Some British newspapers launched a volley of criticism on Riyadh during the British Government’s reception of King Abdullah. As I mentioned in my previous article, this is a habit of British media when welcoming visiting leaders.
The Russian President came under stormy attack during his visit, specifically on the issue of the poisoning of the fugitive Russian agent. Before him American President George Bush was greeted by thousands of protestors over the Iraq War. The same treatment was accorded to Chinese President Jiang Zemin during his visit to the British capital.
The number of protestors against the visit of the Saudi monarch did not exceed100 persons, according to the Daily Telegraph’s estimate, but the harsher reaction came from the media who had sharpened their knives in advance.
Targeting senior visitors with criticism is understandable in this framework and is a tradition of British journalism. But the usual accusations have targeted the leader who has engaged most in reform and development. King Abdullah has introduced many reforms in the systems and practices of Saudi society, which is known as the world’s most conservative society and most resistant to change. On the issue of women, which drew the bulk of criticism this time, they have been given administrative governmental positions they ever before. The visit marked the first time the king’s delegation comprised Saudi women working in the fields of commerce and culture. Even on his visit to London, several Saudi women sat on the delegations which met British teams.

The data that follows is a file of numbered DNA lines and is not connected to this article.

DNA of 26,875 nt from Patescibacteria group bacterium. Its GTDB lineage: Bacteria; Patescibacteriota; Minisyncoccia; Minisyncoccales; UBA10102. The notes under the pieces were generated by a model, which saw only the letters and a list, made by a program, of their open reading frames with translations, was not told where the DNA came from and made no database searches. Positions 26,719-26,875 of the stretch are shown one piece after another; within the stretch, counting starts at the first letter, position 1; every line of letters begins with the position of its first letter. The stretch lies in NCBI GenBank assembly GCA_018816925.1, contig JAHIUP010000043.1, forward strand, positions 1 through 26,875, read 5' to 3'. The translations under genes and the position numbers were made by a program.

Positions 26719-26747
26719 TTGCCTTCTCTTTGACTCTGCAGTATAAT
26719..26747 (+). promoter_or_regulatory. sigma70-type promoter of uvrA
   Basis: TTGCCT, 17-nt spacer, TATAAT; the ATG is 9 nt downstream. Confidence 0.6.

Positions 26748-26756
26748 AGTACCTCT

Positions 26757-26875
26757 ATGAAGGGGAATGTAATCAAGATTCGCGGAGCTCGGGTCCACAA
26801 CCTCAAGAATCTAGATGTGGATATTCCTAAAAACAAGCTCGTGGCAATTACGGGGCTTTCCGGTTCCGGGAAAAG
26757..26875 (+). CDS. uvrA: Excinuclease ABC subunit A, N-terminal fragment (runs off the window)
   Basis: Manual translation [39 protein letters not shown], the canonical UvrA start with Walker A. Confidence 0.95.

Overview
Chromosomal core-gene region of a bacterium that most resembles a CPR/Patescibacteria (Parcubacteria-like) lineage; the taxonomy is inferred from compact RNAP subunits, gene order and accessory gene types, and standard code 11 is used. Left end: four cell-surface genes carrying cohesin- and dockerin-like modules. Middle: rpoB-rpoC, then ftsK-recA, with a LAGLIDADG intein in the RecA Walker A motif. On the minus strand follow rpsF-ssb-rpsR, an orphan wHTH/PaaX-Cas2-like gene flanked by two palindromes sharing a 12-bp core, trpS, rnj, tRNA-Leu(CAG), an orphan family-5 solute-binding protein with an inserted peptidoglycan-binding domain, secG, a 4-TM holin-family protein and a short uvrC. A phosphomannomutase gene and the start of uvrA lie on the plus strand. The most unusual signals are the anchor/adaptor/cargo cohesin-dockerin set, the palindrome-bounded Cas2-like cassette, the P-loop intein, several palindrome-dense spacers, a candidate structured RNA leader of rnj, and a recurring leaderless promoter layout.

These are unprecedented firsts. Further, women have returned to appear in the Saudi media at various levels. History will credit him for establishing national dialogue among opposites and involving women in the discussions from the first sessions. Women participated in these open debates on TV stations, talking about their issues and problems and going into arguments with the men. These might appear to be normal occurrences in other societies but for the Saudi society they are nothing short of social upheaval. Critics in the British press have also deviated from the truth when they accused the Saudi Government of promoting extremism. Let us look at the difference between the United Kingdom and the Kingdom of Saudi Arabia in dealing with this dossier. It was the king who personally led the campaign. He brought together the leaderships of local societies including tribal chieftains, men of religion, academicians, bureaucrats, and media people. He talked seriously about there being no room for those who help extremism.
Security authorities have thrown two senior preachers in prison after it was proven they were involved in incitement and fatwas supporting terrorism. These are Sheikh Al-Khudayr and Sheikh Al-Fahd. Implicated charitable societies have been scrutinized and closed, and religious and media programs have been introduced to counter the extremists. On the other side, let see what transpired on the British side. The leaders of extremism are still going around free in London and various parts of the United Kingdom. They hold symposiums, incite against others, and engage in takfir [branding others as infidel and godless] against other governments. Some of them belong to groups wanted by authorities in their Islamic countries. British authorities have not done much to stop advocates of hatred and Islamic extremists. Criticism sometimes contradicts with itself. On the one hand they accuse Saudi Arabia, in the name of human rights, of throwing the advocates of incitement and hatred in prison. On the other hand they criticize it if it remained silent on preachers who engage in incitement.
We know that the British press is the dessert of politics here [in London]. Its criticism has become familiar, however harsh. But this time it has picked a personality that has given a lot for reform amid extremely difficult conditions, internally and regionally.